Betty Jean Robinson

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Betty Jean Robinson
Born (1933-06-17) June 17, 1933 (age 86)
OriginKentucky, United States
GenresGospel music
Occupation(s)Christian music singer, songwriter
Years active1964–present
LabelsMetromedia, Decca Records, MCA records, 4 Star Records and Melody Mountain

Betty Jean Robinson (born Betty Jean Rhodes; June 17, 1933) is a Christian music singer and songwriter.


Rhodes was born in Hyden, Kentucky, on the foothills of the Appalachian mountains. She lived in poverty until she was old enough to make her way to Nashville. She married William Harold Robinson and started writing songs in the country music field. She would later be voted Billboard Magazine's songwriter of the year.[1] Robinson was signed to Metromedia Records and later to Decca Records where she wrote many hit songs including, "All I Need is You" and "Hello Love." recorded by Hank Snow. Robinson was also noted as a singer and did several duets with country music star Carl Belew.[2]

Personal life[edit]

Robinson lives in the hills of Tennessee on what she calls Melody Mountain. She has a television program that airs regularly on the Trinity Broadcasting Network and has written a book by the same name.[3] Betty Jean's two daughters are deceased – Elizabeth Kimberly Nauman (4/6/2006) and Rebecca Lynn Mullins (11/7/2009), along with her husband. She has 5 grandchildren and 4 great-grandchildren, and continues to live in mountains of Franklin, Tennessee.[4]


Robinson has recorded a total of thirty-six albums and over six hundred songs.[5] She is most noted for Christian music anthems such as, "Jesus Is Alive and Well," " On the way home," "Jehovah Jireh," "Ride Out your Storm," and "He is Jehovah."

  • When My Baby Sings His Song
  • On Silver Wing
  • Songs I Grew Up On
  • Just Betty Jean Robinson
  • Totally Free
  • For You With Love Ride Out Your Storm
  • There's Gonna Be A Singing
  • To The Glory of My Father
  • Singin' For Daddy
  • Have Yourself A Benefit
  • Christmas On Melody Mountain
  • Bluegrass Gospel
  • My Saviour's Precious Blood Look Up And Rejoice
  • Touch Of Heaven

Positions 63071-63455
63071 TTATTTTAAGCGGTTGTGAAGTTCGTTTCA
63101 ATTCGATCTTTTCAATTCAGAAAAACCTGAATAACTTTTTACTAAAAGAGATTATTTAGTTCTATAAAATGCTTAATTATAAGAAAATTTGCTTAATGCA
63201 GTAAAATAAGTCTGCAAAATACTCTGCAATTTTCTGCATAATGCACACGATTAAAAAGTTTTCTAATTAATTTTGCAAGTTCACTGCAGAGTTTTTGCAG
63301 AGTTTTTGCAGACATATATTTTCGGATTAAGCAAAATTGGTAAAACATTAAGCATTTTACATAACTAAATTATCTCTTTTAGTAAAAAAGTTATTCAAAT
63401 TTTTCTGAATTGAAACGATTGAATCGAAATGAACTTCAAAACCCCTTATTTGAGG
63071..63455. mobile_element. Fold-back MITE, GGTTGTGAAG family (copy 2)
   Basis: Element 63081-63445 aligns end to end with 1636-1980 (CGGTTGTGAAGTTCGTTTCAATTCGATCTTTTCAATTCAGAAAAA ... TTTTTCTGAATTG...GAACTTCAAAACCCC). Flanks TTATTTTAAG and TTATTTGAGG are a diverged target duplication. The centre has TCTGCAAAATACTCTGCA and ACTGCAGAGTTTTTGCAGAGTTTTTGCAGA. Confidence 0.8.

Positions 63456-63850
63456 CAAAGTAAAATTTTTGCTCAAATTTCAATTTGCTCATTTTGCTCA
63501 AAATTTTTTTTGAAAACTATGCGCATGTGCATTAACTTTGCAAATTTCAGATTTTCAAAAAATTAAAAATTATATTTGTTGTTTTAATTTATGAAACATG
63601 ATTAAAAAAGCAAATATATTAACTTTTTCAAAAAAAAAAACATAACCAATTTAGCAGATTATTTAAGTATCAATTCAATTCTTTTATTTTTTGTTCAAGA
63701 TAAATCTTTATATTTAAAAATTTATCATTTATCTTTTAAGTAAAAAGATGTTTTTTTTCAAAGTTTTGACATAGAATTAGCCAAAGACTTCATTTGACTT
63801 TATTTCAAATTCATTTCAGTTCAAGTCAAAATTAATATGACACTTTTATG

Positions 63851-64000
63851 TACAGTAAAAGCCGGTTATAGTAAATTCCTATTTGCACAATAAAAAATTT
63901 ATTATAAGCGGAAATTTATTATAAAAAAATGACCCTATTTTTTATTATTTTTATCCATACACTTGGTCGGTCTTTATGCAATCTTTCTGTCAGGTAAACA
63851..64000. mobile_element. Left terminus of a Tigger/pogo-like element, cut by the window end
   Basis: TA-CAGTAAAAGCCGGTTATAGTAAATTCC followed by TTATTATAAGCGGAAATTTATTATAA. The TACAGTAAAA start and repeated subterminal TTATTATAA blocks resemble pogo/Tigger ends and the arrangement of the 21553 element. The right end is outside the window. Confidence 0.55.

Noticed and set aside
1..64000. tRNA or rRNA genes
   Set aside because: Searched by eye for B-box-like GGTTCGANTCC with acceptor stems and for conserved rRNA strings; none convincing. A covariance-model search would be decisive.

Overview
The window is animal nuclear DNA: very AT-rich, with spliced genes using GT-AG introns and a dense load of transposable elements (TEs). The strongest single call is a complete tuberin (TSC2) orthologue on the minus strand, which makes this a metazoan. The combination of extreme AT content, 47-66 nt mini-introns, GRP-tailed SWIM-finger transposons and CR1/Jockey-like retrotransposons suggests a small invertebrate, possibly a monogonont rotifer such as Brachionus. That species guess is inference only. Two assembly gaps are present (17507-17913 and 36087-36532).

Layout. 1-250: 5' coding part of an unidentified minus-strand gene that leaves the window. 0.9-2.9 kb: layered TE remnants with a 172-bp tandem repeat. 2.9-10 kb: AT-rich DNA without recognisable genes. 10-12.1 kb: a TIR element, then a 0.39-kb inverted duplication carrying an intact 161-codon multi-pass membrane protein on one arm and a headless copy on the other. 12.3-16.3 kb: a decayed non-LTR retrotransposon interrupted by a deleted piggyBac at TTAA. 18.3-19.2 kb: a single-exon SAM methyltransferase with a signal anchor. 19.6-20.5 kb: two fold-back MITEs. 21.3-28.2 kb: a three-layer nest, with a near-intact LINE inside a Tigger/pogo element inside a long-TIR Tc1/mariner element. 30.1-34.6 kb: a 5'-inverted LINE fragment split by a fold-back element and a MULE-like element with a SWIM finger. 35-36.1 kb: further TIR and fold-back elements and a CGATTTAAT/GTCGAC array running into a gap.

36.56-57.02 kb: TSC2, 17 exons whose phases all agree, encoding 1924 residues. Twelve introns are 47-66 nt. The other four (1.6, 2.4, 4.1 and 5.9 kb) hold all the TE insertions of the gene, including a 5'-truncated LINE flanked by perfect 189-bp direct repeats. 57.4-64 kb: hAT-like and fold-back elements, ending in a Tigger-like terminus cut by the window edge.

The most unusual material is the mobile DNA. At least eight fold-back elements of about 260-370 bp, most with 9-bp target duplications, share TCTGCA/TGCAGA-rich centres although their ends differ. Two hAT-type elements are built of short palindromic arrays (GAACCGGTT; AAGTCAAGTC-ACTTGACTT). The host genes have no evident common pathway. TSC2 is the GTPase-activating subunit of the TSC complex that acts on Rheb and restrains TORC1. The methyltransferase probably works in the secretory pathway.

• Christmas Anointing
  • Oh How I Love Jesus
  • Appalachian Pure Sweet Peace
  • Walk On
  • This Good Way
  • Back Home America
  • A Resting Place
  • Singing A New Song
  • I Will Praise Him
  • To Bless You
  • Up On Melody Mountain For Children
  • Double Blessing
  • Only Jesus
  • A Made Up Mind
  • Hallelujah It's Jesus
  • Goin' Back Home
  • When I See His Face
  • Thank You Lord
  • Flight of a Dove
  • Just For Mamma


Robinson started broadcasting almost immediately upon the development of the Trinity Broadcasting Network a show entitled, "Up On Melody Mountain." The program is a depiction of Robinson in what looks like her Tennessee mountain home in which she sings and shares inspirational moments with her audience.[6]

Awards and honors[edit]

Robinson has been decorated for her songwriting by various organizations. In 1968 she was named "Billboard Magazines Female Country Songwriter of the Year" for the hit song, "Baby's Back Again" performed by Connie Smith and "Hello Love" performed by Hank Snow.[7] Most recently, Robinson was honored by the Artists Music Guild with the prestigious Lifetime Achievement Award on November 10, 2012.[8]


  1. ^ Robinson, Betty Jean. "Robinson Bio". Christianbook. Retrieved November 18, 2012.
  2. ^ Robinson, Betty Jean. "Country Music Discography". Country Discography. Retrieved November 18, 2012.
  3. ^ Robinson, Betty Jean. Up On Melody Mountain. Retrieved November 18, 2012.
  4. ^ Robinson, Betty Jean. "Robinson's daughters passed away". Betty Jean Robinson. Retrieved November 18, 2012.
  5. ^ Robinson, Betty Jean. "Album Discography". Billboard. Retrieved November 18, 2012.
  6. ^ Robinson, Betty Jean. "Up On Melody Mountain". Trinity Broadcasting Network. Retrieved November 20, 2012.
  7. ^ Smith, Connie. "Baby's Back Again". Lyric Chord. Retrieved November 20, 2012.
  8. ^ Robinson, Betty Jean. "Robinson receives Lifetime Achievement Award". Artists Music Guild. Archived from the original on May 2, 2013. Retrieved November 20, 2012.